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The Way of Systems

Change Management
The Columbo Theory

Change Management

The Columbo Theory

I repeatedly find myself in discussions with individuals who seem most frustrated by their apparent inability to effect change they believe is so dearly needed. Only too well can I relate to their frustration. For years I experienced the same frustration. And, in the midst of this frustration, I continued to berate the ignorance of those who refused to take action to effect change that seemed so necessary and logical. In time I finally came to understand that it was my own ignorance that was the source of the frustration, not the ignorance of those around me. What follows is an attempt to elaborate what I now think I understand, which is really only a new level of ignorance yet unrealized.

Systems are perfectly designed and operated to get the results they get, yet do they get the results they want, or they could potentially get? Not hardly! Systems operate the way they do, not because of what we understand, but because of what we don't understand. We are for the most part consistently victims of our own ignorance. When Buddha was asked what he was, he replied, "I am awake." Most of us are not. We just continue to deceive ourselves into believing we are awake, because to admit we were so ignorant would be more injurious to our own self-concept than we could tolerate. Verily we have become amazingly adept at self-deception to protect our own self-concept, while we remain asleep and ignorant, and accuse most everything else of ignorance and ineptitude. So, how did I arrive at this perspective and what's to do about it?

A system is an entity which maintains its existence through the interaction of its parts. This is Bertalanffy's definition, with which I have become most comfortable because of its simplicity and its implications. The key element of this definition is "interaction," rather than "parts." A systems is more a jumble of relations rather than a pile or a lump. A system is composed of subsystems and at the same time a subsystem of one or more other systems. And, it is the interaction of the parts of a system which is responsible for its emergent characteristics. Emergent meaning that the system as a whole has properties one can not find by studying the parts, like wetness emerging from the interaction of hydrogen and oxygen in a system called water. And, as turns out, there are fundamental principles of systems, which, although they may sometimes be violated in the short term, eventually come to pass. So what does all this have to do with change management?

Organizations are systems, and they are subject to the principles of systems. For the most part, because we don't understand the laws of systems, we continually attempt to violate them and are frustrated when the laws assert themselves and negate our efforts. As a result we curse the system for its ignorance, as we are unable, or unwilling, to curse ourselves as it would be far too injurious to our own self-concept. I have found that with an understanding of systems has come an understanding of the operation of organizations, and they are most amusing, to say the least. So what are the principles of systems, and how do they apply?

Draper Kauffman, in "Systems 1: An Introduction to Systems Thinking," provides a list of 10 characteristics of, and 22 rules of thumb for the operation of complex systems. These I have listed at the end. At this point I will simply elaborate a few characteristics and their role in change, or non-change, management.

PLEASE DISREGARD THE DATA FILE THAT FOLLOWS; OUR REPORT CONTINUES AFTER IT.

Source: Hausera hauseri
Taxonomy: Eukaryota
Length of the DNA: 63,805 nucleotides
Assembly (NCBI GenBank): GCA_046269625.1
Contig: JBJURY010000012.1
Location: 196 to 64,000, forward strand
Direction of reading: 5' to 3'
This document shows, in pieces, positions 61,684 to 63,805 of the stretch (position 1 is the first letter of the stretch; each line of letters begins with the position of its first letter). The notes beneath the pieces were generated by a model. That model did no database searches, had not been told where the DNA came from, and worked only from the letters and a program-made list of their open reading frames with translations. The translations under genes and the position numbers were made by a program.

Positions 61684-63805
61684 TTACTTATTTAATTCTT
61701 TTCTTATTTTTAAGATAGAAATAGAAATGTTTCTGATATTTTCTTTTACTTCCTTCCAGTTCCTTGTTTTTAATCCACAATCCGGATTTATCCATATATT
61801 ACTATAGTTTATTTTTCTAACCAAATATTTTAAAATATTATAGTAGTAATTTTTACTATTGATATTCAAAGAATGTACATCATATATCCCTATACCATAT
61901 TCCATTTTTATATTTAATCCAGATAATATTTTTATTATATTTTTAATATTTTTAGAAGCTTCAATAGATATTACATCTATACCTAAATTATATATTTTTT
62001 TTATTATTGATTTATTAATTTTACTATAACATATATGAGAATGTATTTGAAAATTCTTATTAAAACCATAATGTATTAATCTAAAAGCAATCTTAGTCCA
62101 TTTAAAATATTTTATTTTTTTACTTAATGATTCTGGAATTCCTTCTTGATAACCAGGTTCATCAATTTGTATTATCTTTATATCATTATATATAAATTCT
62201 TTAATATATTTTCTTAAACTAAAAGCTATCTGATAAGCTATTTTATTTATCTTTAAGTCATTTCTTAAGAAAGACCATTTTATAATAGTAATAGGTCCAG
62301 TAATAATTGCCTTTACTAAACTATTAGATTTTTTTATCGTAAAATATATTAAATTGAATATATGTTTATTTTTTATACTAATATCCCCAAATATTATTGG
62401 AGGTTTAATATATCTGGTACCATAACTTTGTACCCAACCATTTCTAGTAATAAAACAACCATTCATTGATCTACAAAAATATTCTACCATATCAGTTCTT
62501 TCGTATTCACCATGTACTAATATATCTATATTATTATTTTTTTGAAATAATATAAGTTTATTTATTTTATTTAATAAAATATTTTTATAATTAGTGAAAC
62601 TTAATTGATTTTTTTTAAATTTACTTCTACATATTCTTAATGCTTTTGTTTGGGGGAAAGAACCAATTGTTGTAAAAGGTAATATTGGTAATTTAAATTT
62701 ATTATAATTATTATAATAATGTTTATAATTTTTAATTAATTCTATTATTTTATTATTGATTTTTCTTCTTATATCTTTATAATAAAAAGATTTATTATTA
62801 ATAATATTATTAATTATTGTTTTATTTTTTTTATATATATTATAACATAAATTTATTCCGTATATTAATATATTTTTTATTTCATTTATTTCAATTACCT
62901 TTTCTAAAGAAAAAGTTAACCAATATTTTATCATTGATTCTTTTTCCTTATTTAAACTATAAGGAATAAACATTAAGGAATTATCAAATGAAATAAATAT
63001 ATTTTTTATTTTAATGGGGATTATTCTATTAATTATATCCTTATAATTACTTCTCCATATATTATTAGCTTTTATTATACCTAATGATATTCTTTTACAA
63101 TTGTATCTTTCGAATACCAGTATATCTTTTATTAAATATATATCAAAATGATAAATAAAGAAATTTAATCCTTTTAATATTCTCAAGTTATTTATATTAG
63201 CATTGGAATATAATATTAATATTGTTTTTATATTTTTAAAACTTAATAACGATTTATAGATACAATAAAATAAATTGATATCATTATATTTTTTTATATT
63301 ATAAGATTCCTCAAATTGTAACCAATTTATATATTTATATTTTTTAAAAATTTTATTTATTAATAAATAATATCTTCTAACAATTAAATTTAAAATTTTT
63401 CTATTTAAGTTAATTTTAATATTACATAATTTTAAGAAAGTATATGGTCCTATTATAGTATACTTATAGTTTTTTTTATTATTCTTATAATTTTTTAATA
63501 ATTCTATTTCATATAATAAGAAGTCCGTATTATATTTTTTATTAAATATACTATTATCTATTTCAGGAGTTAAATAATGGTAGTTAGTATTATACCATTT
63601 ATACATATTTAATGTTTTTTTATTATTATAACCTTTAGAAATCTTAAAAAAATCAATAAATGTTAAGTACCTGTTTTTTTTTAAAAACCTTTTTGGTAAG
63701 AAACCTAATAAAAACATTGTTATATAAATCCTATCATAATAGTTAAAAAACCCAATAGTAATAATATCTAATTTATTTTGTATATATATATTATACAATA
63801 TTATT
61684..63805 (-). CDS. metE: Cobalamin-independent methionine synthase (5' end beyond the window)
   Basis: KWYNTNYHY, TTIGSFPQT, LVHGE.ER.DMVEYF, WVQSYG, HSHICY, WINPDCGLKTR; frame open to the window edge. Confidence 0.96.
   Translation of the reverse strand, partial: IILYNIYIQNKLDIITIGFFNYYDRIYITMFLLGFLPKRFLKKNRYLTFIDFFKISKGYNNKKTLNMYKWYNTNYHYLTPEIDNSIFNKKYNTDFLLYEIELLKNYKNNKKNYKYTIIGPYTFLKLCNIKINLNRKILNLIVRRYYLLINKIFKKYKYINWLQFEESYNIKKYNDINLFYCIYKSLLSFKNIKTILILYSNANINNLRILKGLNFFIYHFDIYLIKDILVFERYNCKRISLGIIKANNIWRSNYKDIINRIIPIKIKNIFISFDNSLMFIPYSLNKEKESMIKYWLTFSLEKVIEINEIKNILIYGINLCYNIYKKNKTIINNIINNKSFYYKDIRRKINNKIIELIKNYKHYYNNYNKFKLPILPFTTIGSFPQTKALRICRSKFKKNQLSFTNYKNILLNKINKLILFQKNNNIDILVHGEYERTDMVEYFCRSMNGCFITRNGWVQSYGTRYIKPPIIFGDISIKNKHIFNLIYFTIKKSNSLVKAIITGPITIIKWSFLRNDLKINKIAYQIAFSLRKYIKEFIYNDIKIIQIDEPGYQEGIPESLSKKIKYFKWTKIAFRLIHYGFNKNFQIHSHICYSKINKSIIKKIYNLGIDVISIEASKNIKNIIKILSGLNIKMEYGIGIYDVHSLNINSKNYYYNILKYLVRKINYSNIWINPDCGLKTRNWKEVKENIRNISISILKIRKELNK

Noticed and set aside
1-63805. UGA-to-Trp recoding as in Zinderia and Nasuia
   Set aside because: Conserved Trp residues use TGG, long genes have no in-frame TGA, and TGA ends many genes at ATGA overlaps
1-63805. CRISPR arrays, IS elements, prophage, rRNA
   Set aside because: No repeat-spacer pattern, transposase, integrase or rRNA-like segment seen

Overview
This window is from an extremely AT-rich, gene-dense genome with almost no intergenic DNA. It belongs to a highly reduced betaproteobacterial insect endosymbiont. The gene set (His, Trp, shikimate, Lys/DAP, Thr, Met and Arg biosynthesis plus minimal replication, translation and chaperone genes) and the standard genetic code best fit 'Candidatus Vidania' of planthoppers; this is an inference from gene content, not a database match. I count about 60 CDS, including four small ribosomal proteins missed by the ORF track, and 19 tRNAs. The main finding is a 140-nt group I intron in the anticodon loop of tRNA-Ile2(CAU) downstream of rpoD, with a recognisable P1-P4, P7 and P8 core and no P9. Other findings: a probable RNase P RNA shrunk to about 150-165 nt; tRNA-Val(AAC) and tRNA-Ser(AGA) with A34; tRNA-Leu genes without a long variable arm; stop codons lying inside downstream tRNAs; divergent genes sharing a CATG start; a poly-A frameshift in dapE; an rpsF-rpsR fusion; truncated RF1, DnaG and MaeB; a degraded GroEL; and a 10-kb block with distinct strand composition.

Dynamic Equilibrium

Systems are not stable or unstable, but rather exhibit a characteristic of dynamic equilibrium. Systems are goal-seeking, having their own agenda based on the interaction of their parts. An agenda which is seldom, if ever, completely understood. Consider the following diagram for some hypothetical system.

The points "A" through "J" represent parts of the system, and the lines between the point represent interactions between the parts. The Points "A", "B", "C", "D", and "H" represent external effects of some nature and are actually also parts of some other system. Now, if you will, imagine that the lines are actually springs, or maybe Slinkys if you wish, with different elasticity coefficients, each stretched to a different extent. The system as depicted exists in a state of dynamic equilibrium, not going anywhere, but maybe vibrating a bit. I know, it's a stretch--pun intended! Now suppose that you decide you want to move "H" up and to the right with some effort from a new part "T".

I don't care if you push it or pull it, the relations between "A .. H", "E .. H", "F .. H", and "D .. H" are stretched. And the further you move "H" the greater the tension, or impetus, for "H" to return to where it was. As long as you apply effort from "T" the part "H" will stay where you have moved it to. Yet, not understanding the other interactions at play, once we get "H" to where we think we want it we remove the effort from "T" and are shocked when "H" goes back to where it was before we moved it.

If you really want to move "H," with little effort, first figure out what's keeping it where it is. If you remove the constraints there will be little resistance to moving "H," and once you get it somewhere else it will stay there. Yet, please note that if you remove the constraint's on "H" everything that "H" was constraining will move accordingly. This is why you can never do just one thing!

What I find to be a continual source of amusement is that the constraints are quite often intangible mental models which are so deeply ingrained that no one is even aware of them. Consequently, the constraints operate without anyone's awareness, and the organization operates as though fast asleep, and deeply confused by its dreams.

Discounting the Concept of Self

This is the part of the article I started out to write 3 hours ago before the words took over and decided they knew more about what ought to be written than I did. So where was I!